The gendered nature of redemption arcs

The gendered nature of redemption arcs

November 17, 2022

Written by Chloe Laws

As Matt Hancock gets a chance to redeem himself in I’m A Celebrity… Get Me Out Of Here!, Stylist’s Chloe Laws asks why we’re so quick to give men a second chance.

Another week, another redemption arc given to an undeserving, well-known white man. If you’d asked me who I thought would be on ITV’s I’m A Celebrity… Get Me Out Of Here! this year, Matt Hancock wouldn’t have made the list. And yet, when the rumours started, I wasn’t surprised. Why? Because successful men will continue to be given a platform on which to perform (and make no mistake, this is a performance).

Matt Hancock was appointed health secretary by Theresa May in July 2018 and he was in charge of leading the NHS’s response to Covid-19 in 2020. A response which, for many, was appallingly handled by the government, with many MPs not following their own rules. From delays in the first lockdown and how contracts were awarded to inadequate testing and a lack of ventilators, Hancock presided over a lot of life-threatening decisions. He was famously forced to resign as health secretary in June 2021 when CCTV images of him kissing his aide, Gina Coladangelo, with whom he was having an affair, were published by The Sun.

Having first appeared on the show last Wednesday, he has already received a lot of air time, being voted in for the show’s daily trials every night for five days. Last night, that changed, and three other contestants were voted to do the challenges – his redemption arc, it seems, is well underway. 

There’s a lot to unpick about his appearance on the show: he’s not a celebrity, he’s a politician, and by appearing on the ITV show, he was suspended as a Tory MP. Or that voting for him to take part in trials isn’t really a punishment; it’s giving ITV what it wants (views, votes and engagement in the show) and Hancock the opportunity to appear on TV in front of an audience of millions and spin a different narrative. And what about his constituents? Well, he’s abandoned them to make a rumoured £400,000 for his I’m A Celebrity… stint. Is anyone serving them while he eats offal? But I’d like to focus on his redemption arc and why men like Hancock are afforded them so readily.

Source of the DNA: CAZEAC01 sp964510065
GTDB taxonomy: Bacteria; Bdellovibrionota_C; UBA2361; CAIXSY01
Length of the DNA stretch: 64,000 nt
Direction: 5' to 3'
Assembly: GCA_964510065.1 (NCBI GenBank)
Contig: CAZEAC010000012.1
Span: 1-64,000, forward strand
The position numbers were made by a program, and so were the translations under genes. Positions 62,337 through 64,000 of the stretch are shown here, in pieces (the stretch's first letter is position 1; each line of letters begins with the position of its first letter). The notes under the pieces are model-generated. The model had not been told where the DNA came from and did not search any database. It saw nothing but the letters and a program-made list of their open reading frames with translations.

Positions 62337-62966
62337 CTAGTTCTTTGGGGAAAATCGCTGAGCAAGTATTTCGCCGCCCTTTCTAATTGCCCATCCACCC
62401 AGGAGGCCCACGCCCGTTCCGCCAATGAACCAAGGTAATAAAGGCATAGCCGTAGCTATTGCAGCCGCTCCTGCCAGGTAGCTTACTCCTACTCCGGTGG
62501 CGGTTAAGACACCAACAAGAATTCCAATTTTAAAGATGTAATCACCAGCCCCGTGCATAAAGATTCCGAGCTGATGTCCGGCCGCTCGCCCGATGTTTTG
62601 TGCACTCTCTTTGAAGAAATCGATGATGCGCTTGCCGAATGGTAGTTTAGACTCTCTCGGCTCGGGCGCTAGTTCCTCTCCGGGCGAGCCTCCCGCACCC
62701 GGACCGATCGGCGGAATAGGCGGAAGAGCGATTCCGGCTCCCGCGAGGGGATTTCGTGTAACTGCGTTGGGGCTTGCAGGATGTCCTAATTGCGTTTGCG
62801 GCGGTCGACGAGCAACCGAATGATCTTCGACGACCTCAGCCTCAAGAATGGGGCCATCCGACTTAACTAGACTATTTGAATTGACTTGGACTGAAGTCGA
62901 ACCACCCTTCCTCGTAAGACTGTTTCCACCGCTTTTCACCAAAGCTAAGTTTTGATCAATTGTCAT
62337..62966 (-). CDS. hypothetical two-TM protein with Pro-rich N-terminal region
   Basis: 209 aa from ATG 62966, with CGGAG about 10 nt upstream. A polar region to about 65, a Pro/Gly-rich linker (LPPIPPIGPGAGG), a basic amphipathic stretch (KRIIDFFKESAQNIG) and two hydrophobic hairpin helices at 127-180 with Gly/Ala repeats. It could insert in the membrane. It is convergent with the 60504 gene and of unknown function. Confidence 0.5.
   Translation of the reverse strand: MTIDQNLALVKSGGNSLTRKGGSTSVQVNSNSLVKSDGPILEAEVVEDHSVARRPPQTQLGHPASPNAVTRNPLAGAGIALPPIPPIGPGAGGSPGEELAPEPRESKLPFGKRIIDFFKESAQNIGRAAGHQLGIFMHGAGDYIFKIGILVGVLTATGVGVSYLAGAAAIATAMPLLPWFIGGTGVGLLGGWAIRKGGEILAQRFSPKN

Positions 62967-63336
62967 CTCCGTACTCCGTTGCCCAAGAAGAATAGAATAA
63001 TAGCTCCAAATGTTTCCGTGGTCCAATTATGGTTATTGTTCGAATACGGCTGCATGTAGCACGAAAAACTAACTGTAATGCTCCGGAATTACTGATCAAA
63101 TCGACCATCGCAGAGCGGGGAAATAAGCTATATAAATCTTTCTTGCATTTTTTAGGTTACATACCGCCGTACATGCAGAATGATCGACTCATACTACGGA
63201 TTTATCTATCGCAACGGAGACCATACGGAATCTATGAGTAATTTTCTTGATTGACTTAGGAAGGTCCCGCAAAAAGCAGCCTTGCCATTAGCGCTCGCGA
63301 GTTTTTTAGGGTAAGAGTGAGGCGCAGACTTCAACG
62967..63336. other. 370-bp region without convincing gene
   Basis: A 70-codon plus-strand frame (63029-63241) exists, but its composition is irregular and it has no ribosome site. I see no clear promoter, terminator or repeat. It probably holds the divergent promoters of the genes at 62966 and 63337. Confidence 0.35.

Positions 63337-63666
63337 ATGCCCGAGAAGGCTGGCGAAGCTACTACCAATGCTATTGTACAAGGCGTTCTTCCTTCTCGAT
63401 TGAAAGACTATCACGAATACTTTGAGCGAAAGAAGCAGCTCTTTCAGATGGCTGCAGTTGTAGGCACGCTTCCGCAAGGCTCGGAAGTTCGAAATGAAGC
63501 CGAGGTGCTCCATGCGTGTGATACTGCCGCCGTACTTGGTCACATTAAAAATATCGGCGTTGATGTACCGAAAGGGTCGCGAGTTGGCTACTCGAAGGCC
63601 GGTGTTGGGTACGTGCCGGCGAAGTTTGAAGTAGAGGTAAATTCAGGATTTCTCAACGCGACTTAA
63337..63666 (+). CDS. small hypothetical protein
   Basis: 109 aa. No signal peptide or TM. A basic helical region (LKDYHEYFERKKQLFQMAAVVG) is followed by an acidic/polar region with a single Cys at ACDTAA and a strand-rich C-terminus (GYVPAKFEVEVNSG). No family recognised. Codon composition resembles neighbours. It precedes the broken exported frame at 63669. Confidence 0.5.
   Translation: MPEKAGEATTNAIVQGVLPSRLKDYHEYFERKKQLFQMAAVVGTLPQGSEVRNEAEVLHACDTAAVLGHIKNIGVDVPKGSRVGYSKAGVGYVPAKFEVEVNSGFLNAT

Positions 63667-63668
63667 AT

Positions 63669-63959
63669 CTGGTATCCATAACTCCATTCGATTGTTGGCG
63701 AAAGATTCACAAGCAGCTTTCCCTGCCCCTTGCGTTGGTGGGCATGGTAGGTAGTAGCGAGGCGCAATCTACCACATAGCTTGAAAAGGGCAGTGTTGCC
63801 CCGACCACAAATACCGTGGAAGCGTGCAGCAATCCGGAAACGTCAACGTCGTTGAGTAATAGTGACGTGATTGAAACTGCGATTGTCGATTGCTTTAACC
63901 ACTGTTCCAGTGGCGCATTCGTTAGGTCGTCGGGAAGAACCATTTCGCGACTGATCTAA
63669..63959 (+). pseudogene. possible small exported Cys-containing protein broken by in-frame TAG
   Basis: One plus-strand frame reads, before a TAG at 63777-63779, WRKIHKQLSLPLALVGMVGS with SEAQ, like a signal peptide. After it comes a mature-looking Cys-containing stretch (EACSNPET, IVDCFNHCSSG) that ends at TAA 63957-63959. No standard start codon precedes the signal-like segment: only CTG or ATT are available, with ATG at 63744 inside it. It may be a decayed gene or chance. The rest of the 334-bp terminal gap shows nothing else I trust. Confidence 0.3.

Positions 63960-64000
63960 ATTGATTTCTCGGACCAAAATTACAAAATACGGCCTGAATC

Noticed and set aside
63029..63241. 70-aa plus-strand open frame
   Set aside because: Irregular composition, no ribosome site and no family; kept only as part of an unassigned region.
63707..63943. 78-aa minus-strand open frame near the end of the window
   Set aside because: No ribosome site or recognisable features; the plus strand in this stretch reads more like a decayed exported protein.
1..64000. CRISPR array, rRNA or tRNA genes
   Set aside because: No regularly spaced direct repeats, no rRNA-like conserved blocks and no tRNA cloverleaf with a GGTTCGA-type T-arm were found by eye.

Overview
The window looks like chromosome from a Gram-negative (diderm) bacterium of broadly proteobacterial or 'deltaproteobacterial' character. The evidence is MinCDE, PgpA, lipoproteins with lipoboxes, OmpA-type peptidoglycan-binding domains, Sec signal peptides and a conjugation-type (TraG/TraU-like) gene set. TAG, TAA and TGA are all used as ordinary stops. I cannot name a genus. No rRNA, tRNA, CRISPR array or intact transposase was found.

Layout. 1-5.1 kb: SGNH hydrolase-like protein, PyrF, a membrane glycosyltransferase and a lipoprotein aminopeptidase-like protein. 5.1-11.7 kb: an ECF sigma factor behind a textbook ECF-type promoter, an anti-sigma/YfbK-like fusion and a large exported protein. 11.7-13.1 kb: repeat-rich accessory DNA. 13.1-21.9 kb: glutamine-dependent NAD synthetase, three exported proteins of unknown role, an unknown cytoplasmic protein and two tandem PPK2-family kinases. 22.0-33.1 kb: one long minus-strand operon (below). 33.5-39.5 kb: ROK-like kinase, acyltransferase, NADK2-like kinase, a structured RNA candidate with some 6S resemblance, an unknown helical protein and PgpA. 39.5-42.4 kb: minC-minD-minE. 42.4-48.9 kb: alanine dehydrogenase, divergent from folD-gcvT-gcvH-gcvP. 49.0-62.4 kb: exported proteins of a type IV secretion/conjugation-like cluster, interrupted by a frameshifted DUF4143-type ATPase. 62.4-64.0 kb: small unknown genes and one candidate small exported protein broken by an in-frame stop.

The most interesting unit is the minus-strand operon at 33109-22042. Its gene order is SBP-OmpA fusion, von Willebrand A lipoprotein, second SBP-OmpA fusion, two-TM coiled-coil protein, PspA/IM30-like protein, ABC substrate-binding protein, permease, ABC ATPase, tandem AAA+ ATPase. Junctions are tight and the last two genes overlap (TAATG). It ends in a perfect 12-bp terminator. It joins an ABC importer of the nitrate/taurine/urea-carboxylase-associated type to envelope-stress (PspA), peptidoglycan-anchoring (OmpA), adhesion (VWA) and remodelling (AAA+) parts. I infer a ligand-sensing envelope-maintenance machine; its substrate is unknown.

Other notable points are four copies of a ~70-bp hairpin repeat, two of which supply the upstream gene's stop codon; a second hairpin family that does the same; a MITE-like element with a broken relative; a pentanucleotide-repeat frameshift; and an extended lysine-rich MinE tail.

Hancock isn’t being exactly subtle about his motivations, either. Speaking with his campmates, he said, “What I’m really looking for is a bit of forgiveness. We all make mistakes; I made a pretty big one.” This statement massively downplays the reality of what he did and the responsibility that comes with being an MP. He did not make a simple oopsadaisy – he made calculated decisions that affected thousands. He misused the power entrusted to him.

Speaking with Stylist, The Covid-19 Bereaved Families for Justice group founder Jo Goodman said: “It’s unbelievably painful to have to watch the people who were supposed to protect our loved ones behave like this. Matt Hancock’s pleas for forgiveness are completely cynical. He’s trying to cash in on his infamy from the pandemic with no care for the trauma and pain he’s causing the families who he tore apart and who are trying to move forward with their lives. While he’s counting the money ITV are giving him to appear on I’m A Celebrity…, we’re left reflecting on whether our loved ones might still be with us if only someone else had been in charge when the pandemic struck.”